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LV Pereira, MH Shimizu, LP Rodrigues, CC Leite, L Andrade and AC Seguro
Abstract
The aim of this study was to evaluate the effect of Gd-chelate on renal function, iron parameters and oxidative stress in rats with CRF and a possible protective effect of the antioxidant N-Acetylcysteine (NAC). Male Wistar rats were submitted to 5/6 nephrectomy (Nx) to induced CRF. An ionic-cyclic Gd (Gadoterate Meglumine) was administrated (1.5 mM/KgBW, intravenously) 21 days after Nx. Clearance studies were performed in 4 groups of anesthetized animals 48 hours following Gd- chelate administration: 1–Nx (n = 7); 2–Nx+NAC (n = 6); 3–Nx+Gd (n = 7); 4–Nx+NAC+Gd (4.8 g/L in drinking water), initiated 2 days before Gd-chelate administration and maintained during 4 days (n = 6). This group was compared with a control. We measured glomerular filtration rate, GFR (inulin clearance, ml/min/kg BW), proteinuria (mg/24 hs), serum iron (µg/dL); serum ferritin (ng/mL); transferrin saturation (%), TIBC (µg/dL) and TBARS (nmles/ml). Normal rats treated with the same dose of Gd-chelate presented similar GFR and proteinuria when compared with normal controls, indicating that at this dose Gd-chelate is not nephrotoxic to normal rats. Gd-chelate administration to Nx-rats results in a decrease of GFR and increased proteinuria associated with a decrease in TIBC, elevation of ferritin serum levels, transferrin oversaturation and plasmatic TBARS compared with Nx-rats. The prophylactic treatment with NAC reversed the decrease in GFR and the increase in proteinuria and all alterations in iron parameters and TBARS induced by Gd-chelate. NAC administration to Nx rat did not modify the inulin clearance and iron kinetics, indicating that the ameliorating effect of NAC was specific to Gd-chelate. These results suggest that NAC can prevent Gd-chelate nephrotoxicity in patients with chronic renal failure.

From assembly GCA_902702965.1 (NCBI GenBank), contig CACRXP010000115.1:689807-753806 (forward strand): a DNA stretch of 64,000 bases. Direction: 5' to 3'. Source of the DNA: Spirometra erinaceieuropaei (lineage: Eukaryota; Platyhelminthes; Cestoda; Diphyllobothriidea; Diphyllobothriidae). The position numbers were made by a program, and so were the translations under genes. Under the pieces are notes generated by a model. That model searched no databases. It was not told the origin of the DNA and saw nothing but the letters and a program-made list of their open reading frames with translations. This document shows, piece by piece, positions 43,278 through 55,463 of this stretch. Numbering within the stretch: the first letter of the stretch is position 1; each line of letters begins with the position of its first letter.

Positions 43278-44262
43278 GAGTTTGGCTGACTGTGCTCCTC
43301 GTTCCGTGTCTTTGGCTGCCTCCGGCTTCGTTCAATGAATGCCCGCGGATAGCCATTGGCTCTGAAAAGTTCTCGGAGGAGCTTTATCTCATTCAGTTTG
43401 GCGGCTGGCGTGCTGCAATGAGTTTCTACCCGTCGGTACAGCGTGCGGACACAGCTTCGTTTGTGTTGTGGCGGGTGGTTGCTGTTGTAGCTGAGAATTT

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Concepts
Transferrin, Transferrin saturation, Serum iron, Kidney, Dialysis, Renal function, Renal failure, Nephrology
MeSH headings
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